Getting down and dirty with Ada and JSON

JSON is a pretty neat data-interchange format. It is lightweight and both easy to read and write. It is also ever so slowly becoming the de facto standard for web-applications, because it is extremely easy to use with Javascript. As a matter of fact, JSON is a subset of the object literal notation of JavaScript so it can be used in the language with no muss or fuss.

But how does JSON fare when coupled with Ada?

Pretty good actually. I ventured into the realm of JSON suspecting I would end up having to write my own parser/generator, but as luck would have it, one of my favorite Ada libraries, GNATColl, turned out to have support for JSON in its latest SVN checkout, and even better: It was pretty good!

I started mucking about with the GNATColl.JSON package, and after an initial failure to make it work (due to me not being able to read properly), I made it fly. And it flew well. It is both intuitive to use, and very clean to read. There’s really nothing bad to say about the JSON support in GNATColl, except for perhaps one little thing: It’s still very new, so new in fact that at the time of writing, there’s no entry for it in the GNATColl manual. This is not a huge issue, but it’s worth taking into consideration.

To really drive home the fact that I enjoyed working with the GNATCOLL.JSON package, I wrote a couple of articles and dropped some test code at my GitHub page:

In short: JSON and Ada programming is a good match, so before settling on using XML for your data-interchange needs, perhaps it’s worth taking a look at JSON? It is much nimbler and very easy to work with.

4 thoughts on “Getting down and dirty with Ada and JSON”

  1. Hi Thomas,

    Thank you for posting example. It really helps me to understand GNATColl.JSON. Your Ada-DK Wiki is also useful.

    One thing I am not so sure. As in the output example in your Ada-DK wiki, the sequence of the objects in the output are not the same as when they are created. Let’s take the core company data as an example.

    In procedure Set_Core_Company_Data, the sequence is company_name, vat_no, hours, product and web. But the output shows the order: company_name, web, [addresses], products, hours, [persons] and vat_no.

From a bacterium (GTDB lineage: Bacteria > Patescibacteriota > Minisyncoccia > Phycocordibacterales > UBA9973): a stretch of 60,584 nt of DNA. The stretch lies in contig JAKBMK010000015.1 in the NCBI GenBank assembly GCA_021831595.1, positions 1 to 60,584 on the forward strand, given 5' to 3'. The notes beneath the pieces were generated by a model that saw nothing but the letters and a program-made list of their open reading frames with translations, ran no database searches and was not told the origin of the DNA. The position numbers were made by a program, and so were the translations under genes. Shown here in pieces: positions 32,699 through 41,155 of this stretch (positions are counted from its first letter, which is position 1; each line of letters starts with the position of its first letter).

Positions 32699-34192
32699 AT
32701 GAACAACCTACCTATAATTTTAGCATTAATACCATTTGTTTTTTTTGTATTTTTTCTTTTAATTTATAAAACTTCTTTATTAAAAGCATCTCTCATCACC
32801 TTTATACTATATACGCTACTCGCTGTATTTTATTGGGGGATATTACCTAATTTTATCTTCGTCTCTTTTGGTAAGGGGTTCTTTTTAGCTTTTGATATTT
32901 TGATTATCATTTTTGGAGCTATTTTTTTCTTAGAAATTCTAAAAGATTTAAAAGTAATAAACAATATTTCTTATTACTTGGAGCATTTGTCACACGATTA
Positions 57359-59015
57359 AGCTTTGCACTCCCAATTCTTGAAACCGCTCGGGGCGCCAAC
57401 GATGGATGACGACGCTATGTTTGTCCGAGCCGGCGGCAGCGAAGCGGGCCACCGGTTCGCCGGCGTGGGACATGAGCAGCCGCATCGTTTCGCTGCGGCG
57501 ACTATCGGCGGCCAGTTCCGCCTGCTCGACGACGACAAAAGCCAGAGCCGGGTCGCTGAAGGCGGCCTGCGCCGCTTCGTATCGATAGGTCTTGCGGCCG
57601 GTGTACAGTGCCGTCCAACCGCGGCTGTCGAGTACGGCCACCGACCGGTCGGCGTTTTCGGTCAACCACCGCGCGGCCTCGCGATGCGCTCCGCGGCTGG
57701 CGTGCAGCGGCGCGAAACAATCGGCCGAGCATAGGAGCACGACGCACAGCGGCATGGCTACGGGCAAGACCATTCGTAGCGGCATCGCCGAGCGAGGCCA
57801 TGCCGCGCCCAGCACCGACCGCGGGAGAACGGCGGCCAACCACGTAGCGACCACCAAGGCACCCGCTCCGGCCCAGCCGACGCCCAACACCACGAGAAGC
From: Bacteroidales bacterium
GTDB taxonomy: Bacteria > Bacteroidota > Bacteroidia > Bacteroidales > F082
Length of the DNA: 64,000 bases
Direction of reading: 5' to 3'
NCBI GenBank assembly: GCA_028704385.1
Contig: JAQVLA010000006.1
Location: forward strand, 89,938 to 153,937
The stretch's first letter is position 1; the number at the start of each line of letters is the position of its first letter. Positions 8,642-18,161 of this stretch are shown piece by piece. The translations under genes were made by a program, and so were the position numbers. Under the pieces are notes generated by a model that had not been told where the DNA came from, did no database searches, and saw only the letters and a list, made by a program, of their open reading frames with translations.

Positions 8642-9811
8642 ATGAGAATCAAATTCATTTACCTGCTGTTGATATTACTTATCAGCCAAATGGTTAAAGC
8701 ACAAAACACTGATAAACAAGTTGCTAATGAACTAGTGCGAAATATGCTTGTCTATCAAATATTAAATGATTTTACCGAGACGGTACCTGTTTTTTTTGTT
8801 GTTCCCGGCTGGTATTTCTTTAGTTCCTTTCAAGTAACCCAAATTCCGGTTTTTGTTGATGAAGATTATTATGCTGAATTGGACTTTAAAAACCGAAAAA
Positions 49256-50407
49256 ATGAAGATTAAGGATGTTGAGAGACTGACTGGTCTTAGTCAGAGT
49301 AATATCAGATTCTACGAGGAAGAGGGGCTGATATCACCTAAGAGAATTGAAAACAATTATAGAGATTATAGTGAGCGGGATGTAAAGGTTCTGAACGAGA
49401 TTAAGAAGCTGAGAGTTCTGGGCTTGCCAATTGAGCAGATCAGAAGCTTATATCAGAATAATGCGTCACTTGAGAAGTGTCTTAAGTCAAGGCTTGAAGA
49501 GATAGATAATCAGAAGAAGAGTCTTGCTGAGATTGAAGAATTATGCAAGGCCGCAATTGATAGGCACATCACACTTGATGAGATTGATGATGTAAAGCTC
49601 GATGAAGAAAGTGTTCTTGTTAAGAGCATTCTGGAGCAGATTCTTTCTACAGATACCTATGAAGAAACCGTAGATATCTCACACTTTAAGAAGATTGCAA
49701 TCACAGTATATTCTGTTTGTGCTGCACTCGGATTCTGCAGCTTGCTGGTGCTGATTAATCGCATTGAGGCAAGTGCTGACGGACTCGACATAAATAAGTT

Is this a bug in GNATColl.JASON? I can’t find any bug. Perhaps it is the “Ada.Containers.Indefinite_Hashed_Maps” or I have missed something?

    1. I don’t think this is a bug in GNATCOLL.JSON, but rather a conscious decision from the programmers, because a JSON object basically is an unordered collection of name/value pairs.

      If you need some sort of specific sequence of JSON name/value pairs, then you’ll have to do the sorting in the client receiving the JSON.

  2. If Ada supports JSON through GNATCOLL one would expect that the list of libraries sorted by language, included that, but it does not. Someone should contact them for correcting this unfortunate omission, but how? I cannot see any contact information.

    1. Yes, this is unfortunate. JSON is an important enough technology that they probably should’ve mentioned it on this page:

      OTOH AdaCore isn’t exactly known for it’s marketing prowess, and the JSON addition to GNATColl is rather new (compared to the rest of GNATColl), so that might be it.

      I’ve sent them an email asking why they aren’t flaunting JSON like there’s no tomorrow! 🙂

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